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Thread: Gardening & Botany Thread

  1. #11
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    Quote Originally Posted by ferrus View Post
    I'm thinking I might get a sago palm for my apartment in Barcelona.

  2. #12
    Dr.Awkward Robcore's Avatar
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    Quote Originally Posted by Sappho View Post
    Roses!
    All rose petals are edible, too. You can use them as a garnish, or to make a nice subtly flavoured tea, or you could make rosewater with 'em, which has a variety of uses.

    Slow going on my pomegranates so far, but there are two that have sprouted out of 32 planted, so far. Hoping that the rest pop by the weekend. Something like that indoor greenhouse would probably speed things us for me.
    ...the origin of emotional sickness lay in people’s belief that they were their personalities...
    "The pendulum of the mind alternates between sense and nonsense, not between right and wrong." ~Carl Jung

  3. #13
    Senior Member Linnea's Avatar
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    The last I counted there are 30+ plants in the apartment. I need to get rid of the ones I don't like that much. Some are too big and I don't have a suitable place for them. The current selection can survive the low light levels of winter but some end up looking a bit scraggly.

    Quote Originally Posted by Robcore View Post
    All rose petals are edible, too. You can use them as a garnish, or to make a nice subtly flavoured tea, or you could make rosewater with 'em, which has a variety of uses.
    You shouldn't eat rose petals from store bought roses. They have probably been sprayed with something interesting you don't want to eat.

  4. #14
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    Had to throw out the Bellis perennis I sowed into peat pots because the only thing growing were thick layers of white, furry mould on the outside of the pots. So now I've reverted to using good old inorganic plastic pots:



    Left – Ocimum basilicum 'Genovese' (Sweet basil) <--- apparently the seeds turn from black to a light shade of blue after sowing – the more you know!
    Right – Bellis perennis (English daisy)

    And the apple tree has decided to wake from its slumber!



    The upper quarter of the plant shall be cut back soon in order to encourage ramification (which may or may not work...). I'm waiting for some rooting hormone to be delivered, as I intend to experiment with the cutting that will be taken (though I'm not very hopeful that it will actually root).

  5. #15
    Member rhinosaur's Avatar
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    At our new rental we have a lemon tree and a tangerine tree. In the past few days I've planted some tomatoes (bought as small plants), planted some garlic bulbs, and seeded some jalapeños, coriander, and cumin. Next up will be kale.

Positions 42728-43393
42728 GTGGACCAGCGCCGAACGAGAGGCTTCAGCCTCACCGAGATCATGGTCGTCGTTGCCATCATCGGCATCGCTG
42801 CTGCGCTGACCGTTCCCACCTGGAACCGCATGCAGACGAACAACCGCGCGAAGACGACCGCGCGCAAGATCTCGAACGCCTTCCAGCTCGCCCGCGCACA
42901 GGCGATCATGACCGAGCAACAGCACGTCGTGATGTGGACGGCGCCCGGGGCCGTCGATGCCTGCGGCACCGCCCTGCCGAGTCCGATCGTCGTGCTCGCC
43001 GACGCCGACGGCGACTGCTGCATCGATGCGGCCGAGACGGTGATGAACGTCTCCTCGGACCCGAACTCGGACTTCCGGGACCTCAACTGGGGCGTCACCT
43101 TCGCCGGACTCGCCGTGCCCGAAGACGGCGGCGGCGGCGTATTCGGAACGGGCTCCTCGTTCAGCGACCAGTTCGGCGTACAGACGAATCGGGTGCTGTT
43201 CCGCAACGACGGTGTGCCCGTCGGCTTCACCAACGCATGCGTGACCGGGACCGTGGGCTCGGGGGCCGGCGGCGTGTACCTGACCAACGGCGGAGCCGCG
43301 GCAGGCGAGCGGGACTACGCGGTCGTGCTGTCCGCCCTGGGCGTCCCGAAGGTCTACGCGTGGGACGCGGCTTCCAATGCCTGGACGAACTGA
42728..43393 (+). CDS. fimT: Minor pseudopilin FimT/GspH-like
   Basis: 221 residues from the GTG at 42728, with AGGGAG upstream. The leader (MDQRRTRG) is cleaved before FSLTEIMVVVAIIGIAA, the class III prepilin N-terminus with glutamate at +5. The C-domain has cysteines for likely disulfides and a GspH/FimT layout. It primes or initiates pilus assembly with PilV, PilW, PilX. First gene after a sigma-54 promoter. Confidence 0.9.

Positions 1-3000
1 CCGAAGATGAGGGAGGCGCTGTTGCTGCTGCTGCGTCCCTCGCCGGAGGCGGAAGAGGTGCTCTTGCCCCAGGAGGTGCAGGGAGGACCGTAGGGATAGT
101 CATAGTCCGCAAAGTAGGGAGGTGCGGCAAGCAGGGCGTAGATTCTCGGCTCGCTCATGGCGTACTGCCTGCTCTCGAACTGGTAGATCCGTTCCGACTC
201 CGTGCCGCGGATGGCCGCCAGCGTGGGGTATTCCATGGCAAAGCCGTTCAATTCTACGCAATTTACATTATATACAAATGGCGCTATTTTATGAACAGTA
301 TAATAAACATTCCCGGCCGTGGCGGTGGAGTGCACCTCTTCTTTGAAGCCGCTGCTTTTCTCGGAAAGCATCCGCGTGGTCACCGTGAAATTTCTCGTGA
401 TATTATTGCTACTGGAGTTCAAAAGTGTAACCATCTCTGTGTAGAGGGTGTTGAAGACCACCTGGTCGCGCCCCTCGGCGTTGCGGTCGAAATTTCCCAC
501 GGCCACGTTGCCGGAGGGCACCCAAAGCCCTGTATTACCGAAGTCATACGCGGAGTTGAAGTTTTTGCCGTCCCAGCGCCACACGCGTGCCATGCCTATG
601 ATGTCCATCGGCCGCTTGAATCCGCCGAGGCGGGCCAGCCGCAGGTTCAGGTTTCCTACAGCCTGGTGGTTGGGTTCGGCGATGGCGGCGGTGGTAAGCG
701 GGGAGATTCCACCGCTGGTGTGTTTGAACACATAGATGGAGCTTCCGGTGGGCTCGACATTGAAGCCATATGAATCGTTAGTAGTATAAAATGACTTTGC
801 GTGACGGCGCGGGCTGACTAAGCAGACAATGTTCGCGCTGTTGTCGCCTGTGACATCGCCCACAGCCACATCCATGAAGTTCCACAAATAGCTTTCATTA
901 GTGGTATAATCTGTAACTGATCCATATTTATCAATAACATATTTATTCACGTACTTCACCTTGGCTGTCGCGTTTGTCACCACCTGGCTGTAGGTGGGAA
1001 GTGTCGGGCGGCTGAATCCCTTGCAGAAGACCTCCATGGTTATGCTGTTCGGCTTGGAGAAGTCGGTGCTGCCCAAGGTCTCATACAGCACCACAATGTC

6. #16
    Now we know... Asteroids Champion ACow's Avatar
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    Our cat/kitten is destroying our plants (almost totally destroyed a palm, several little succulents, and we've had to put the peace lilly outside because its poisonous).

    So, we're getting some help from these people for some cat proof landscapes, and we've got this thing for the balcony.

    Now...to populate it sometime...

  7. #17
    Homo siderius Sistamatic's Avatar
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    @ferrus I love sago palms. I live in a zone where you can have them outdoors. They are my predominant landscape feature. Some of them are 50 plus years old and 10-15 feet tall. So easy to care for.

    We have one of these too.


    It's about 3x as tall as the house, and sort of stands there out of place amongst the oak trees. Our house is 66 years old and the original owners died of old age, so I don't know it's story or which of the Washingtonia species it is...but I know it is cold hardy to 18F at least, so that narrows it down. Raccoons love to shimmy up it, so that's cool. I think they enjoy the fruits. Warblers like to hang out in it in the winter.

    We lost all our hibiscus. It only got down to 27F this winter, but it got freakishly cold for here the 3 preceding winters, and we lost a whole lot of decades old established landscaping. I'm pretty heartbroken over some of it. In addition, there is a fungus sweeping through the area ... it killed our oh so beautiful japanese maple () and it seems to have gotten into some of the azaleas that were weakened by the consecutive colder than normal seasons. I think I've found something that kills it, but I hate to spray poisons in the yard. We have a lot of wildlife. I found some disease in the privet hedge yesterday, so I'm thinking I may say fuck it and just spray everything. We have a fuckton of privet. It's probably 50 years old, around 20 feet tall and surrounds three sides of the back yard. I think there may be a fence inside of it, but I can't be sure. Either way, I can't let it die.
    Insults are effective only where emotion is present. -- Spock, "Who Mourns for Adonais?" Stardate 3468.1.

    I'm not avoiding socializing I'm helping socializing avoid me! --MoneyJungle

  8. #18
    Dr.Awkward Robcore's Avatar
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    transplanted a red huckleberry bush from the forest to the yard and placed it in a hugelkultur...I think it will work well, since I found the plant growing on a sloped bit of ground among some rotting wood and the roots of a cedar tree. I recently came across the concept of hugelkultur, and it seems to be a great method for developing high quality soil. If I can manage to develop the soil so that it's as rich as what I saw in the forest I'll be thrilled. My property also gets a lot of water, so I think hugelkultur mounds and rows will be an ideal landscaping treatment since they allow plants to effectively manage their hydration and root development.